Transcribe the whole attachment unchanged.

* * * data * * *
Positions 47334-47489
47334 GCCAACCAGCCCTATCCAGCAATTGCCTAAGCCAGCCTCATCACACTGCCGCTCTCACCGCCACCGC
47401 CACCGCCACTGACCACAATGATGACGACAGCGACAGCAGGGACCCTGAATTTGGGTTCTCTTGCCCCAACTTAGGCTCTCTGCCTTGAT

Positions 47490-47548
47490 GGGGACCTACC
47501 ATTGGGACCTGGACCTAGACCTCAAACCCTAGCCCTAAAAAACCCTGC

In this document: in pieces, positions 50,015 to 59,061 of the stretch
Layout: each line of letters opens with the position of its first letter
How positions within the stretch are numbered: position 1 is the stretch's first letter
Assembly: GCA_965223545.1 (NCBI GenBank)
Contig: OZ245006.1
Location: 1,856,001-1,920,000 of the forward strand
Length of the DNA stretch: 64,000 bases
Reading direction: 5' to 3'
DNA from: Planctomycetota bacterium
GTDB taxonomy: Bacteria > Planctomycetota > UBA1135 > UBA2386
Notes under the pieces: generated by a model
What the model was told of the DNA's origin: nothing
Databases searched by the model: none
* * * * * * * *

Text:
Positions 47334-47489
47334 GCCAACCAGCCCTATCCAGCAATTGCCTAAGCCAGCCTCATCACACTGCCGCTCTCACCGCCACCGC
47401 CACCGCCACTGACCACAATGATGACGACAGCGACAGCAGGGACCCTGAATTTGGGTTCTCTTGCCCCAACTTAGGCTCTCTGCCTTGAT

Positions 47490-47548
47490 GGGGACCTACC
47501 ATTGGGACCTGGACCTAGACCTCAAACCCTAGCCCTAAAAAACCCTGC

In this document: in pieces, positions 50,015 to 59,061 of the stretch
Layout: each line of letters opens with the position of its first letter
How positions within the stretch are numbered: position 1 is the stretch's first letter
Assembly: GCA_965223545.1 (NCBI GenBank)
Contig: OZ245006.1
Location: 1,856,001-1,920,000 of the forward strand
Length of the DNA stretch: 64,000 bases
Reading direction: 5' to 3'
DNA from: Planctomycetota bacterium
GTDB taxonomy: Bacteria > Planctomycetota > UBA1135 > UBA2386
Notes under the pieces: generated by a model
What the model was told of the DNA's origin: nothing
Databases searched by the model: none